The Risk Factor with Club Sports

club sports

Photo courtesy of the University of Wyoming.

Winter road conditions in Wyoming can be dangerous.

In fact, Adam Burke, the assistant director of programs at the University of Wyoming (UW), said one of the biggest concerns in managing risk for club sports deals with travel. “Travel, especially for UW, is one of the highest risk actions our teams do, as the winter road conditions can create dangerous situations, and could result in injury and missed classes when roads close,” he said.

Like all risk management, when potential problems present themselves, teams and departments work to find solutions. For example, Burke said travel was especially difficult this past 2019-2020 academic year. As such, they implemented a policy for club sports: If teams travel over 150 miles in one direction, they have to use university vehicles as opposed to personal vehicles.

“The intended outcome of this policy is twofold,” said Burke. “We can use checked out UW credit cards to purchase gas for UW vehicles, and we can feel more confident in the quality of the vehicle as it is regularly maintained by our fleet services folks.”

Club travel is also a risk factor at the University of Nebraska-Lincoln (UNL). Brian Stelzer, the assistant director of Sport Clubs and Youth Activities, said for them it mainly comes down to the instances where there’s no supervision. But travel is just one instance. Sometimes practice for running or cycling clubs doesn’t have direct supervision. “Anything can happen when you’re in an open environment playing sports,” said Stelzer.

A lot of risk management starts with educating the students. Stelzer said prior to any travel, they hold a pre-trip meeting to discuss everything from concussion recognition to accident reporting. Plus, the staff sends a packet with the team that includes a Concussion Recognition Tool 5th Edition, accident reports, emergency contacts and Stelzer’s phone number. Clubs can also check out fully stocked first aid bags for travel, practices and events.

On top of these precautions, Stelzer said they require at least two members of every club to be certified in CPR/AED/first aid. “This helps ensure someone at practice or traveling would be trained to respond,” he said.

club sports

The UNL Women’s Lacrosse Club has 18 members on the team.

All in all, staff need to help students think through the risks involved with club sports. They need to be prepared for various scenarios, from travel to making sure there is appropriate safety coverage with an athletic trainer. “Education is everything for our clubs,” said Stelzer. “Students typically don’t think of everything that can go wrong, so it’s our role as professionals to educate and adapt policies to put them in place to react well.”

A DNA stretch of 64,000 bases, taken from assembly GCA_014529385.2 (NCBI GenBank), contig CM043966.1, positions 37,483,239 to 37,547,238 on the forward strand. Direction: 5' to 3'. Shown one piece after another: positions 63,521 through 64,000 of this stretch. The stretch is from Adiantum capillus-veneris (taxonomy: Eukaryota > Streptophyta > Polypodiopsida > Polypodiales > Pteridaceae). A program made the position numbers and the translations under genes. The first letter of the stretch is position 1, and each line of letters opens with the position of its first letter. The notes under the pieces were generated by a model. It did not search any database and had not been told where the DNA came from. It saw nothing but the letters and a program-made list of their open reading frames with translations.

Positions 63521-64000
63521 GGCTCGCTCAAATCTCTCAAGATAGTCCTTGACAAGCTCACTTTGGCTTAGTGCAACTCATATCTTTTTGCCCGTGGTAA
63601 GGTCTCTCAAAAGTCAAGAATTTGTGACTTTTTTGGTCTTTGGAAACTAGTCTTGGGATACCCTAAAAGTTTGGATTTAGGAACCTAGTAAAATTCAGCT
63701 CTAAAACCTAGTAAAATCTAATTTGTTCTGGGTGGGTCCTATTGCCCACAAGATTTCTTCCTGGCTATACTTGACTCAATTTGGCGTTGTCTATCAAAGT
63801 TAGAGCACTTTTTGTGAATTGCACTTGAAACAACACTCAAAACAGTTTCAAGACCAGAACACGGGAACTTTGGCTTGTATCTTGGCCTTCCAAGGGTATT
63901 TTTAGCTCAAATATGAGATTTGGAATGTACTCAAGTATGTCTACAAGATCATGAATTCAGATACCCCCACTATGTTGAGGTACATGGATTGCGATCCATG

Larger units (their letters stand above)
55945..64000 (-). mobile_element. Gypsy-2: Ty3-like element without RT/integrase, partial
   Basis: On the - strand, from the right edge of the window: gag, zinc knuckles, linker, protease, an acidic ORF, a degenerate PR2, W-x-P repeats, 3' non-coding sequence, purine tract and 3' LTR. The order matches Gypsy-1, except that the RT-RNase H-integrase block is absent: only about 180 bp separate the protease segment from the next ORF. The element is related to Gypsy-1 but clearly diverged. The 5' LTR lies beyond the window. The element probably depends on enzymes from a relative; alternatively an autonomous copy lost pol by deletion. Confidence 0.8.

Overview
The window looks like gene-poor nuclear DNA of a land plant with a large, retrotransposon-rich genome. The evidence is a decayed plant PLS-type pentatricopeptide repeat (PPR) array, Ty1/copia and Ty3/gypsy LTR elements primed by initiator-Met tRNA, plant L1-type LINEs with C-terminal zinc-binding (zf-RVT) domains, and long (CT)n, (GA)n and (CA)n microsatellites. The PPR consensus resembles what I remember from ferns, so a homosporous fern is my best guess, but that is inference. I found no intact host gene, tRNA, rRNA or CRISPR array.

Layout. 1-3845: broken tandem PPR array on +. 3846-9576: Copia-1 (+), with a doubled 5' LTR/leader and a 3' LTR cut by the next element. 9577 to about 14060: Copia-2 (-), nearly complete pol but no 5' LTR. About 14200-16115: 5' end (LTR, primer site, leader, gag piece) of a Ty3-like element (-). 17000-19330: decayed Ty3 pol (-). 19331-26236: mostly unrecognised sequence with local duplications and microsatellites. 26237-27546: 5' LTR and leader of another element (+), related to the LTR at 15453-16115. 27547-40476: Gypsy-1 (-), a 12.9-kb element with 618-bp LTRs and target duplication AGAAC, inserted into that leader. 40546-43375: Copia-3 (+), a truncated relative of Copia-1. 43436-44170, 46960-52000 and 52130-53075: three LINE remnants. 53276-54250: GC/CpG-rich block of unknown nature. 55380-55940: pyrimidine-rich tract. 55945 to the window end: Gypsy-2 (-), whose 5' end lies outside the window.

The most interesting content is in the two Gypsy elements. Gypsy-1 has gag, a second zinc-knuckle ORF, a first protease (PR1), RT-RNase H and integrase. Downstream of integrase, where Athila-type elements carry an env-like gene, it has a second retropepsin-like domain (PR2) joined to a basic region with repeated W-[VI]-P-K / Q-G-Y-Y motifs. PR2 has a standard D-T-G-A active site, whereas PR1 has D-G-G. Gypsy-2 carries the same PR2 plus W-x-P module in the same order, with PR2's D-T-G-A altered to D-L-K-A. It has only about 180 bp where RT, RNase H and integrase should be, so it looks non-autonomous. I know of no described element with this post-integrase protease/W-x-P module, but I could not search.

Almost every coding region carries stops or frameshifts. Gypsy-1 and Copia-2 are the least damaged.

But, you also need to empower student leaders in making the difficult or unpopular decision to ensure an event is as safe as possible. “No club wants to have to cancel their event due to poor weather, but it always comes across better to their teammates if they cancel their own event, rather than administrators canceling it,” said Burke.

Of course, risk of injury — especially to the head — is a large part of risk management in club sports. Burke said you really need to consider the academic impact to the student should they be injured while playing, because the ultimate goal at UW is helping students be successful with their higher education journey through the application of competitive sports.

With that in mind, one recommendation Burke gave for other club sport programs was to develop good relationships with the risk management staff at your university. They can help you assess risk and provide appropriate mitigation measures.

Plus, it’s helpful to keep all important university stakeholders aware of club sport activity. Burke said they send out a weekly club sport activity report with an event itinerary and roster to their director, campus police department and Department of Risk Management.

Whatever your current risk management practices for club sports are, Stelzer said you need to be adaptable and ready to ask for help. Eventually something will happen you didn’t think of and you’ll need to pivot. “Be sure to review and debrief all necessary staff when this happens,” he said. “It may include going from optional to required pieces of equipment, like first aid bags at practice.”   

Heather Hartmann
Heather Hartmann is the editor for Campus Rec Magazine. She can be reached at

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